Soon after diabetes sets in, researchers at the University of Alberta say gradual slowing down of mental abilities follows.
Their conclusion is based on a study, in which they found that semantic speed and higher functions such as planning, organising and paying attention to details were noticeably worse in patients with type 2 diabetes than in healthy adults.
The researchers also found that the mental deterioration was no better in younger adults with diabetes than in an older group, suggesting that the damage is done early in the disease and remains stable thereafter.
"Speed and executive functioning are thought to be among the major components of cognitive health," Times Online quoted Roger Dixon, the study's co-author, as saying.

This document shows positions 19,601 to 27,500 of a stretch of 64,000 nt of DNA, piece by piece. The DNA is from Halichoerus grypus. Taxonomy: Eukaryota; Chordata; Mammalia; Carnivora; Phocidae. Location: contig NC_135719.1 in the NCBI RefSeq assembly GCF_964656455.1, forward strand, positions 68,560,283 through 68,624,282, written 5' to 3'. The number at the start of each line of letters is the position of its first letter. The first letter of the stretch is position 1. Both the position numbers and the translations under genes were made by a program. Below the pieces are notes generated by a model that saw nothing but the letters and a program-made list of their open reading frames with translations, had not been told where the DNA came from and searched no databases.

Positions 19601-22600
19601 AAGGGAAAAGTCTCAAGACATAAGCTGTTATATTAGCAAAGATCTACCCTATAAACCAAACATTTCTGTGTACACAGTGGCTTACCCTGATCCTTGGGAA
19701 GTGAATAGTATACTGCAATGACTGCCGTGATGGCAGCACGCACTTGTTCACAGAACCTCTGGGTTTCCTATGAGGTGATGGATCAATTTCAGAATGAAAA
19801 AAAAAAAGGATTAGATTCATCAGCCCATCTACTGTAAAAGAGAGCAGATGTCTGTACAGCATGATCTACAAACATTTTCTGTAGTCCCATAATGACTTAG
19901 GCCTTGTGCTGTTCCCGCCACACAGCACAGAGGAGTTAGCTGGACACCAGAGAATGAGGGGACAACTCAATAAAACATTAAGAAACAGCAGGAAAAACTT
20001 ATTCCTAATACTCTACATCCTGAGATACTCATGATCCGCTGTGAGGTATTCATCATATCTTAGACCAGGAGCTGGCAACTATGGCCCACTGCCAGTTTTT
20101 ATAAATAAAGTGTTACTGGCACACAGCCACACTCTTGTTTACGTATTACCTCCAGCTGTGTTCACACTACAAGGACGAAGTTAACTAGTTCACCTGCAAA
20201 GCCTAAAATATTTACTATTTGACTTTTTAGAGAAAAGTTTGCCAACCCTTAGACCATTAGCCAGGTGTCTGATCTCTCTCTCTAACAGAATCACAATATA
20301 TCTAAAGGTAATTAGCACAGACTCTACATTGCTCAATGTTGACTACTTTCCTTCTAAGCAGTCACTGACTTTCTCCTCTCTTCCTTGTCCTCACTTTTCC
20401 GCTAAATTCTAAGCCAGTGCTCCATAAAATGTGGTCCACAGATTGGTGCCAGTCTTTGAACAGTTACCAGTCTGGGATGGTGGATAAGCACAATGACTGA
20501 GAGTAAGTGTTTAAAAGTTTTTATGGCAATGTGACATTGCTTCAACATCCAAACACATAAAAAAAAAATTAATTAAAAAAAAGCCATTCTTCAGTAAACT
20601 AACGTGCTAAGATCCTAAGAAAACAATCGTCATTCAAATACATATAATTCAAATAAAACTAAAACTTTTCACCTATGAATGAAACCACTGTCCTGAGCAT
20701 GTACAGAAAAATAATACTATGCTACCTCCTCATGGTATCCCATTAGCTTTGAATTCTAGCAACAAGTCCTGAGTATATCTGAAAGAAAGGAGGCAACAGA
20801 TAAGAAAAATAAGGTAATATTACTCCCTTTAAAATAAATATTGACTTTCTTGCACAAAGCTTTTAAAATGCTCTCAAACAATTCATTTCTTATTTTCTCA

"The good news is that, at this point, the cognitive slowing would not be notable in most older diabetes patients' everyday life activities. It may be noticed, however, if the patient is involved in technical psychomotor tasks (such as video games) requiring quick and accurate responses or monitoring. The bad news is that this slowing may indicate the 'leading edge' of progressive cognitive decline occurring with diabetes, and it will likely get worse without careful disease management," he added.
The study used 41 adults with diabetes and 424 without, aged 53 to 90.
Previous studies have suggested that diabetes may impede cognition, but the new study is the first to identify, which elements of brain function are
affected and to show that the effects appear early in the progress of the disease.
The study is published in the journal Neuropsychology.